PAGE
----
The whoosh of the golden eagle’s wings startled me. Both of us were hunting antelope. Only the eagle had the advantage of seeing and swooping in on small band of antelope 150 yards ahead in the sage. I was on my hands and knees crawling along at a snail’s pace and trying to sneak up on the antelope while avoiding getting stuck by cactus.
The antelope scattered as the eagle sailed in. I just watched in awe. With his wings outstretched he looked bigger than the doe antelope he hunted. That is the great thing about hunting. You get to see things that would make the nature channels green with envy.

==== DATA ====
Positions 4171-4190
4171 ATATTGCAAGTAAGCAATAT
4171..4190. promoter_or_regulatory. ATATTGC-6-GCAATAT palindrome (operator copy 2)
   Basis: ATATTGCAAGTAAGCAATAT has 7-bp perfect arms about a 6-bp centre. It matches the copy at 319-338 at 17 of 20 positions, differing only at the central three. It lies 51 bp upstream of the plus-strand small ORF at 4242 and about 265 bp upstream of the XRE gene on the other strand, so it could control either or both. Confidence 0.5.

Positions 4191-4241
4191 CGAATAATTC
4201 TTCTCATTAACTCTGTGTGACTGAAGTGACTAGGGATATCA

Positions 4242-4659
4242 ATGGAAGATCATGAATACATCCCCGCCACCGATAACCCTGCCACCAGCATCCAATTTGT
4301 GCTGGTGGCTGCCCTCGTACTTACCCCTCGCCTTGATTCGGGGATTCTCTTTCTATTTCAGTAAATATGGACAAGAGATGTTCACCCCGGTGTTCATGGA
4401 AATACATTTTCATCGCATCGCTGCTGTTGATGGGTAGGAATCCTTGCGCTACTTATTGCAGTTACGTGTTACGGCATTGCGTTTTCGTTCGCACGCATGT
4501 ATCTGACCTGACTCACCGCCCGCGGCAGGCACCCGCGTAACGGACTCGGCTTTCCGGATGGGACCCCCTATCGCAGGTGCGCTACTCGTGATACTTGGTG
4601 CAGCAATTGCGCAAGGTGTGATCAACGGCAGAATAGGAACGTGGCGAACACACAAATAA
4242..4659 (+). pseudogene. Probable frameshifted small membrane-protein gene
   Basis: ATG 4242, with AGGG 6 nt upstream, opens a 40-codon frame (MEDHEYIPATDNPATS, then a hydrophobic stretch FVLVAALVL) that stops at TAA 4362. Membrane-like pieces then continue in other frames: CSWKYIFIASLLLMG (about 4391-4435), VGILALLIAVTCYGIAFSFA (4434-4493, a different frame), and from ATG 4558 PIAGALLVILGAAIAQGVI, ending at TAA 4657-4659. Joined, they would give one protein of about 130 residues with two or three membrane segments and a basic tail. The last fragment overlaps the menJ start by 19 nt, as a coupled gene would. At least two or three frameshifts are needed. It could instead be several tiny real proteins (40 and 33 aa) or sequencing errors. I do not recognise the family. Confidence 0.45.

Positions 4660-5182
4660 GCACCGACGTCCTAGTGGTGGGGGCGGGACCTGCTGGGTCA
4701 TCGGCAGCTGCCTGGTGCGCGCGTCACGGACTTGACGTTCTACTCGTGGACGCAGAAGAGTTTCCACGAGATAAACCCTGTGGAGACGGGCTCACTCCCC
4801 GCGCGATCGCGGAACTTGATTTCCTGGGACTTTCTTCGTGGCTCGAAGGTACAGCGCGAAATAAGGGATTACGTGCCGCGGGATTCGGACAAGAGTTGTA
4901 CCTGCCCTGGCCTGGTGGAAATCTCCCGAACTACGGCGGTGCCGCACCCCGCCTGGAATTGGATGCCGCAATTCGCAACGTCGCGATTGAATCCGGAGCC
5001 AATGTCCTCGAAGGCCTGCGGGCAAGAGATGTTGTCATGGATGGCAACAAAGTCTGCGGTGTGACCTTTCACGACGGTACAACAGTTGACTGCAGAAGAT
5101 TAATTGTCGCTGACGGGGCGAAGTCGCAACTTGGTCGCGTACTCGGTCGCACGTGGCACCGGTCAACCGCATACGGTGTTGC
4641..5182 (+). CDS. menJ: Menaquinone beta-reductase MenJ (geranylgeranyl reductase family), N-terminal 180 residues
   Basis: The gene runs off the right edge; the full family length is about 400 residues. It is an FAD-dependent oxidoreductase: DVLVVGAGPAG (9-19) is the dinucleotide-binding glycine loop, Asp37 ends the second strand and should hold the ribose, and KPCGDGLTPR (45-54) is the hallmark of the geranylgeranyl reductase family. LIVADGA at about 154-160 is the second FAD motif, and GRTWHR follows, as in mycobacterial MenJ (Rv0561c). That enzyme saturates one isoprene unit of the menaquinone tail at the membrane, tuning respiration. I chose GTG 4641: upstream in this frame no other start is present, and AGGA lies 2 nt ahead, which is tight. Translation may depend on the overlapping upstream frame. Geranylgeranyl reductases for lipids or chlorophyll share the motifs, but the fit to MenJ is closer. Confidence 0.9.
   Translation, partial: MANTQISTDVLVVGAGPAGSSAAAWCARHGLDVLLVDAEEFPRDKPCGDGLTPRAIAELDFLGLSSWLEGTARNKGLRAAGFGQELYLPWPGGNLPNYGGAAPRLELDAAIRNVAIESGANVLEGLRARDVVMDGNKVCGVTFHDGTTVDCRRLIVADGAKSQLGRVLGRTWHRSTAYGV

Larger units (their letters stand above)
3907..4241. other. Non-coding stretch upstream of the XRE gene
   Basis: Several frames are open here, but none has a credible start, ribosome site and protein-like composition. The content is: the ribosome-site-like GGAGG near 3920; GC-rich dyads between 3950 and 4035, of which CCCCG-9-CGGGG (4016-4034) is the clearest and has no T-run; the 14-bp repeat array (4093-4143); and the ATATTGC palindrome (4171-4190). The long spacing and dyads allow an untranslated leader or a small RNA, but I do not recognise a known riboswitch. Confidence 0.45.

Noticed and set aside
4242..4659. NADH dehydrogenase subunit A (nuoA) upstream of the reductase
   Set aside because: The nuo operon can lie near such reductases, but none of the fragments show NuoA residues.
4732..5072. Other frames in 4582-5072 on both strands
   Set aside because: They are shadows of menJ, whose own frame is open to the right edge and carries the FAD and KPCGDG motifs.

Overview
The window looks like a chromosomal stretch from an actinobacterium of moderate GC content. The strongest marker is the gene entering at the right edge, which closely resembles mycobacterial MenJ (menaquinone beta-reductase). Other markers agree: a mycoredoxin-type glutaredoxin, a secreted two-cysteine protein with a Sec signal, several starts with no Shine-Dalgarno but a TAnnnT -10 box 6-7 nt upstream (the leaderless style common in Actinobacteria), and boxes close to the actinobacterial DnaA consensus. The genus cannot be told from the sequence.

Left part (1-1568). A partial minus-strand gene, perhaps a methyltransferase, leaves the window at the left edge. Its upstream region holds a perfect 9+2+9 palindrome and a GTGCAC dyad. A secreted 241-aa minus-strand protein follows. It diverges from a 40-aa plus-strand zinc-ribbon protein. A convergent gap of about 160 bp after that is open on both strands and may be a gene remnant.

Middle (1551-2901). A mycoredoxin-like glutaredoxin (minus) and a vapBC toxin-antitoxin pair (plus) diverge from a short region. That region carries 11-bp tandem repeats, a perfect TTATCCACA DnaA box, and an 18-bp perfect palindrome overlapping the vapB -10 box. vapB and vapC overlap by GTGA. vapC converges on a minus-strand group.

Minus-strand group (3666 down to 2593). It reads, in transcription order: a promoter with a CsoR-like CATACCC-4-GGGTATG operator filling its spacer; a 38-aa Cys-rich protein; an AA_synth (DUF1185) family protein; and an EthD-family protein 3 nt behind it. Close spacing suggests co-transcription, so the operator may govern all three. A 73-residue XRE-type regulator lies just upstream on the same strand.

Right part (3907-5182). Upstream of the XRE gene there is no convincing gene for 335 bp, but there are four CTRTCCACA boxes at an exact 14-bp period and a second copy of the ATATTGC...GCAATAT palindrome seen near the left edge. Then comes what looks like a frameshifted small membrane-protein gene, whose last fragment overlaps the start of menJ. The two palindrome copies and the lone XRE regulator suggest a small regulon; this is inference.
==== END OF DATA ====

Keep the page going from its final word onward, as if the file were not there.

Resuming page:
The chiseled featured of the Lemhi mountains framed the scene. More than 20 miles away the snow-capped peaks loomed so close it seemed I could reach out and touch them. Rivulets of water flowed down from these peaks making the desert green along the tiny watercourses. The water fed the giant alfalfa miles away that drew the antelope during the winter months.
I drew one of the 40 controlled antelope hunting permits for traditional muzzleloader hunting in the high desert near Leadore. Only patch and lead round balls are allowed on this hunt. No fancy scopes, custom built rifles, special bullets or powder pellets are allowed. No use of off-road vehicles to assist in hunting. It is on foot, and goes back to the traditional weapon of pioneer hunters.